Balance and excerpt is an expression which commonly identifies a settlement agreement between the debtor and the creditor on the basis of which the debtor must pay an amount lower than the original amount and the creditor accepts it. This is essentially the willingness of the creditor to accept the sum offered by the debtor even if it is lower than what was agreed.
With this type of agreement, the creditor agrees to immediately collect a sum less than it should rather than waste time in executive recovery procedures with an uncertain outcome. Usually, the final payment is carried out in a single payment but the two interested parties could theoretically also agree on a deferred payment.
The significance of the balance and write-off for bank debts is the one, for the creditor, of being able to quickly recover a part of his debt whose total recovery would be at least uncertain. On the other hand, the debtor can obtain a quite substantial debt reduction.
A firm and written agreement could also be used to definitively close an executive process if, before making the sale, the debtor and creditor were able to agree to fix the repayment of the debt at a lower price.
At the time of closing the report, the two parties undertake to define the transaction conditions. With the agreement settled and debts written off, the debtor agrees to pay the agreed sum, naturally less than the original amount, and the creditor accepts, thus freeing the debtor from any obligation towards him.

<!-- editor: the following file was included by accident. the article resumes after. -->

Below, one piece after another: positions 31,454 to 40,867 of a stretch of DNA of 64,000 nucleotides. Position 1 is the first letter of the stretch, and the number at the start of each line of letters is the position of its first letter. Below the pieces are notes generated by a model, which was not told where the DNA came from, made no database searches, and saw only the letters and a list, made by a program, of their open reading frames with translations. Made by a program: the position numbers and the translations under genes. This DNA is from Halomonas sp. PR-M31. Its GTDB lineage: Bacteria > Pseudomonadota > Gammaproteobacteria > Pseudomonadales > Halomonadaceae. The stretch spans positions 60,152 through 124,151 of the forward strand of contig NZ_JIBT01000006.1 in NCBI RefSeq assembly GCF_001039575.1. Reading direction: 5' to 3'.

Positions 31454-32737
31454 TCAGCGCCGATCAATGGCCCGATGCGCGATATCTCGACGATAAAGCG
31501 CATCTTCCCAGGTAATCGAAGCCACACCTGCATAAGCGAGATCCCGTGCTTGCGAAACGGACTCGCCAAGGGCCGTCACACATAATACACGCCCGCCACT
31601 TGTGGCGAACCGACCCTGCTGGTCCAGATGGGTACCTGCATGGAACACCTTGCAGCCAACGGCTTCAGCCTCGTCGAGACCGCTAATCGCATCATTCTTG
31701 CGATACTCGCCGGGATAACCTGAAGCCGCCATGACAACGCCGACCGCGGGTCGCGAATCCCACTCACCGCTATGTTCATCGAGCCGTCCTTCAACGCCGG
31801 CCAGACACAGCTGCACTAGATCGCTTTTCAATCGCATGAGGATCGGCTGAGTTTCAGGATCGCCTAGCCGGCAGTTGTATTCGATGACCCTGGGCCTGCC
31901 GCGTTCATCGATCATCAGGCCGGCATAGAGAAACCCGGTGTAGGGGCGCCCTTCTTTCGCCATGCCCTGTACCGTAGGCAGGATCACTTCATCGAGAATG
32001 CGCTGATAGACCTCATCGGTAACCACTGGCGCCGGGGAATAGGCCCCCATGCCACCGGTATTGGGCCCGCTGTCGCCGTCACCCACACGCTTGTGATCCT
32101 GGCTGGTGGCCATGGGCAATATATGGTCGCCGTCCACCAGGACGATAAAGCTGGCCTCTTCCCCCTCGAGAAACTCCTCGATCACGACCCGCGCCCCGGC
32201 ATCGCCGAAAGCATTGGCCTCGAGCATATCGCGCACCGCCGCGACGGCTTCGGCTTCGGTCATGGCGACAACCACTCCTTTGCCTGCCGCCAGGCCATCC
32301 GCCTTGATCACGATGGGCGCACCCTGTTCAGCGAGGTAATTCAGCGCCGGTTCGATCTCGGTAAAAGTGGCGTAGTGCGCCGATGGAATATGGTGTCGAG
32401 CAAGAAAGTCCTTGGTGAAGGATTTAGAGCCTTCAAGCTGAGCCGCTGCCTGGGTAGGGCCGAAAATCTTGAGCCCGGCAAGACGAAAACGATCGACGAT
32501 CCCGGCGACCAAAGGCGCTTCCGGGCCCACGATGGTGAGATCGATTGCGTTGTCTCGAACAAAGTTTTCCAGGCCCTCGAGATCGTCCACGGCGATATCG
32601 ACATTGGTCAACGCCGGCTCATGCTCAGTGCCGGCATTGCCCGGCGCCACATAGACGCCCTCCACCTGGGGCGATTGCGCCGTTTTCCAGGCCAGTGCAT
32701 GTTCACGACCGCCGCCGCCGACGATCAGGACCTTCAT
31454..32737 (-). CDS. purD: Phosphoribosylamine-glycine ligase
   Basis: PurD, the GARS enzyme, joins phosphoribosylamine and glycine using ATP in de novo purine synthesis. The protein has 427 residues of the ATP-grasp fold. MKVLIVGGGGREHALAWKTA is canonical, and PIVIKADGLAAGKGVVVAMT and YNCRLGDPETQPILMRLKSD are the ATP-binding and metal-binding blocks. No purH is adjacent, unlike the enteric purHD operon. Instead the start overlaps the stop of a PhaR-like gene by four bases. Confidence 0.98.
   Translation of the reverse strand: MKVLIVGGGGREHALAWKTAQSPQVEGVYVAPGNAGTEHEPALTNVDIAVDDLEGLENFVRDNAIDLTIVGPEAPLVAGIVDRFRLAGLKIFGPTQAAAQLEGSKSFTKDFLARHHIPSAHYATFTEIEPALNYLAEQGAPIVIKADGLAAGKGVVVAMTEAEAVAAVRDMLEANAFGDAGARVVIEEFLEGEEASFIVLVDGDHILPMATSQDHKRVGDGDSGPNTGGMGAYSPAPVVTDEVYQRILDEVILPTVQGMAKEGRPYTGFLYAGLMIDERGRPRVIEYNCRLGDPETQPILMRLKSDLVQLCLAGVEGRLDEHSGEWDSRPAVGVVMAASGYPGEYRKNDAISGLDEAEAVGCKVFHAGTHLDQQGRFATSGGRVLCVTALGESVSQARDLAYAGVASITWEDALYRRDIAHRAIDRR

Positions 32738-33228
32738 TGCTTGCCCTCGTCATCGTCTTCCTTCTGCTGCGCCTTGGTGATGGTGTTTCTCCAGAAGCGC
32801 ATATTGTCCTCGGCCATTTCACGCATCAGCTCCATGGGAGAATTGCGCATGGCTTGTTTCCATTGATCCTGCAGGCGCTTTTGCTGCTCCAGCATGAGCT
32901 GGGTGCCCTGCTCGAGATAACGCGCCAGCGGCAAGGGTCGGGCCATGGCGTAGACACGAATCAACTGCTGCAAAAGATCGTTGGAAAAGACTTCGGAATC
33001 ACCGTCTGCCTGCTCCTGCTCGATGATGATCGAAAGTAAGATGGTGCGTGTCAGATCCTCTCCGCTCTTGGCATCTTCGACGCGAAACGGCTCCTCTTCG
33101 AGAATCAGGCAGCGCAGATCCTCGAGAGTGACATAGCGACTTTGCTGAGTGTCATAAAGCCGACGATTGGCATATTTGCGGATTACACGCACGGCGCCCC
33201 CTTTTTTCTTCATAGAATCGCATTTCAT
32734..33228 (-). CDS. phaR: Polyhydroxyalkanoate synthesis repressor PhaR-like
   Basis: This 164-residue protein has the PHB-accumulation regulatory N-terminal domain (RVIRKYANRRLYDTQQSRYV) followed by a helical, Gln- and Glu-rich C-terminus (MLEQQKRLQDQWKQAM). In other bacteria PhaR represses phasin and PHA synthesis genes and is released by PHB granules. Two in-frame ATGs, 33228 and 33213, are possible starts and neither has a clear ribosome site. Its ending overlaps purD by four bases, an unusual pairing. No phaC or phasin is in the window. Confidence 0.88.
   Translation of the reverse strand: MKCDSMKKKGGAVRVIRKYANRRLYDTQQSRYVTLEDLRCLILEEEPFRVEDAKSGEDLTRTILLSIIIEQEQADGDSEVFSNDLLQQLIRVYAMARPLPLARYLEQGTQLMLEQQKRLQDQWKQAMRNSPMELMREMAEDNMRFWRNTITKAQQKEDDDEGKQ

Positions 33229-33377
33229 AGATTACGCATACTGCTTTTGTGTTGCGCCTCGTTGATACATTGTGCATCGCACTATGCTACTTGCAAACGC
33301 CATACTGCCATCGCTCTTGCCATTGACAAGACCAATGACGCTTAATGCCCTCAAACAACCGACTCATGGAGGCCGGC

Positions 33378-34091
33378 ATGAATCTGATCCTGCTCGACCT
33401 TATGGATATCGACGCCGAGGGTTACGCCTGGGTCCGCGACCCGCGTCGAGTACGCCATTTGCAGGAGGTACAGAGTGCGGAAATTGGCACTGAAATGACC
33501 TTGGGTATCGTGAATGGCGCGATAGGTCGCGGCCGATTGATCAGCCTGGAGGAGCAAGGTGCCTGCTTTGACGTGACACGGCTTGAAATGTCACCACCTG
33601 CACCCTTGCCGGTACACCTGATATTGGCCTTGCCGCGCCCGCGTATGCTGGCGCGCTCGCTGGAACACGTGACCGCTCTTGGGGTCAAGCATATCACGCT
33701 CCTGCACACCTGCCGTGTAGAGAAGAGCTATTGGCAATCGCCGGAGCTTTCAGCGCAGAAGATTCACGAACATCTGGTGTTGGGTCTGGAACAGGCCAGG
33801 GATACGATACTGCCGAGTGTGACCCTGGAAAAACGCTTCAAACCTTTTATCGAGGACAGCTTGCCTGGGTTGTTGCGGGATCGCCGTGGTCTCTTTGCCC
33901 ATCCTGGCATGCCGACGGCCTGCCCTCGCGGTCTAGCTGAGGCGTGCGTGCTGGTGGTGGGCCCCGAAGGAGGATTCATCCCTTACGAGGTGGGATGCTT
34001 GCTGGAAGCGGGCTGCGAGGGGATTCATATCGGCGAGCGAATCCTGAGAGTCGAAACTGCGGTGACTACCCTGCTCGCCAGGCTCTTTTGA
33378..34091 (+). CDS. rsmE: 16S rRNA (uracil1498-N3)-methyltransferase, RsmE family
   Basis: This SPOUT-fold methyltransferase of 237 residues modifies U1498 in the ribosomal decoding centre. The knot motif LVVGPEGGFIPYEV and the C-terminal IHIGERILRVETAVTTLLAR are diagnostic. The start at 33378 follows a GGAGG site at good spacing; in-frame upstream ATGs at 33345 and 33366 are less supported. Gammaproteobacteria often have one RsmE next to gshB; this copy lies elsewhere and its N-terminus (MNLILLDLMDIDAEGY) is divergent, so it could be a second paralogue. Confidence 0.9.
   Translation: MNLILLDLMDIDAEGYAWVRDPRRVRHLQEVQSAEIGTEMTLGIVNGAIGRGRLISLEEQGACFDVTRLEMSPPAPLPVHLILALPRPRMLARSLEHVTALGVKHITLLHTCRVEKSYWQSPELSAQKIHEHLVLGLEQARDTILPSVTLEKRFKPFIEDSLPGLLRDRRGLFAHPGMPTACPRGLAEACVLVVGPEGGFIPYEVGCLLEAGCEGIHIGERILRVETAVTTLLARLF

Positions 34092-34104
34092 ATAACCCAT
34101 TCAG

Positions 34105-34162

The agreement can be stipulated both between private individuals (non-payment of an invoice), and between private and bank , for example in the case of non-payment of a mortgage. Obviously, this kind of agreement must be drafted in writing as it is in effect to modify part of the original contract.
Usually, the balance and write-off should always be brought to the attention of a lawyer in order to protect both parties from unpleasant surprises, with the inclusion of a possible safeguard clause. Even the banks can accept the balance and write-off, but only in the event that the debtor’s position has previously been placed in “suffering” , which implies reporting the account holder to the Central Risk Office of the Bank of Mana or to the CRIF.